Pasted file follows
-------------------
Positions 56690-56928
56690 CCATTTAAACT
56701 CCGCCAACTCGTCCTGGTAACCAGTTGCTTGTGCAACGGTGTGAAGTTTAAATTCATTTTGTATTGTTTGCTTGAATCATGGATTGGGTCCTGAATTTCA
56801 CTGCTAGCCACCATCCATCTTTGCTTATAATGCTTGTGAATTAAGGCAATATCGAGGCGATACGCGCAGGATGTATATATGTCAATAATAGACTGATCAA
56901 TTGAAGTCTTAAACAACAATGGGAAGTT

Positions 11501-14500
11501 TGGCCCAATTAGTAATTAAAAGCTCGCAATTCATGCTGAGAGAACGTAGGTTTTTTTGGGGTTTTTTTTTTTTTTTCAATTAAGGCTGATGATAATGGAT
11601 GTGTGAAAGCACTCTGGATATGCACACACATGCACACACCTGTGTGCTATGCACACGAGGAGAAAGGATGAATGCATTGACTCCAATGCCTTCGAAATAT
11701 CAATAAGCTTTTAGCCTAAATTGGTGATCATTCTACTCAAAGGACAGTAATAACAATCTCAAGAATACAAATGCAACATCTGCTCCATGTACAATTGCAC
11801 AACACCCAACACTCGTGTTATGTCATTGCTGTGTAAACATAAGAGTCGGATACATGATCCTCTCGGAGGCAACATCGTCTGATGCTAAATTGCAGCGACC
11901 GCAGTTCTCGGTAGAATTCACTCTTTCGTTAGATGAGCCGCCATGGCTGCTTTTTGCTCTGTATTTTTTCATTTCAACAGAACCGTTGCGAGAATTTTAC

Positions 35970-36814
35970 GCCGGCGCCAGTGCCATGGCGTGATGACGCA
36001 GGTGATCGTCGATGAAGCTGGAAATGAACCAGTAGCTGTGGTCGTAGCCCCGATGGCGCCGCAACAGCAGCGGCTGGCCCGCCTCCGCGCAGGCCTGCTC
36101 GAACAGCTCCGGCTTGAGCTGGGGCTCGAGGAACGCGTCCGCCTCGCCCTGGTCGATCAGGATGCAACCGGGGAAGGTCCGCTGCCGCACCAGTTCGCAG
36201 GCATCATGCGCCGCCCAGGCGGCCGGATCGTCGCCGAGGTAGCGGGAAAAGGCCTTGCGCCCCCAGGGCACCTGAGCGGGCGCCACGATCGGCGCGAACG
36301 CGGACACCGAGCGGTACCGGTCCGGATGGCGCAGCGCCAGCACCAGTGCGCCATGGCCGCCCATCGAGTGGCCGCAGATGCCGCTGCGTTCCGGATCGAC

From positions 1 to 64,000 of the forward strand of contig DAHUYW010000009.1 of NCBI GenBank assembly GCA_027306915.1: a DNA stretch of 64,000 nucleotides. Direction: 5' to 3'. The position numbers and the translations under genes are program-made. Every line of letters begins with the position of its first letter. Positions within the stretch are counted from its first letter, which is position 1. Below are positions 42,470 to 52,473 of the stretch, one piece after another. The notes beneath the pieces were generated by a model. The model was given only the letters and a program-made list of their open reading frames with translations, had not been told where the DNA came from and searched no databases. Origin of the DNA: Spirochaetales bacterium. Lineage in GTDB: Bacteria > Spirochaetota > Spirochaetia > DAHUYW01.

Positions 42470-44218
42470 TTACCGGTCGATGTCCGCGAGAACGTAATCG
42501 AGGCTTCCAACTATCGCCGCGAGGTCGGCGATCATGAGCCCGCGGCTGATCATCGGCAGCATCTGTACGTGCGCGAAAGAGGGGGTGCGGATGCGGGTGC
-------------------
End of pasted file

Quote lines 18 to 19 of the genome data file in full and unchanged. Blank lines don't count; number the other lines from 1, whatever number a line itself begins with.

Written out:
From positions 1 to 64,000 of the forward strand of contig DAHUYW010000009.1 of NCBI GenBank assembly GCA_027306915.1: a DNA stretch of 64,000 nucleotides. Direction: 5' to 3'. The position numbers and the translations under genes are program-made. Every line of letters begins with the position of its first letter. Positions within the stretch are counted from its first letter, which is position 1. Below are positions 42,470 to 52,473 of the stretch, one piece after another. The notes beneath the pieces were generated by a model. The model was given only the letters and a program-made list of their open reading frames with translations, had not been told where the DNA came from and searched no databases. Origin of the DNA: Spirochaetales bacterium. Lineage in GTDB: Bacteria > Spirochaetota > Spirochaetia > DAHUYW01.

Positions 42470-44218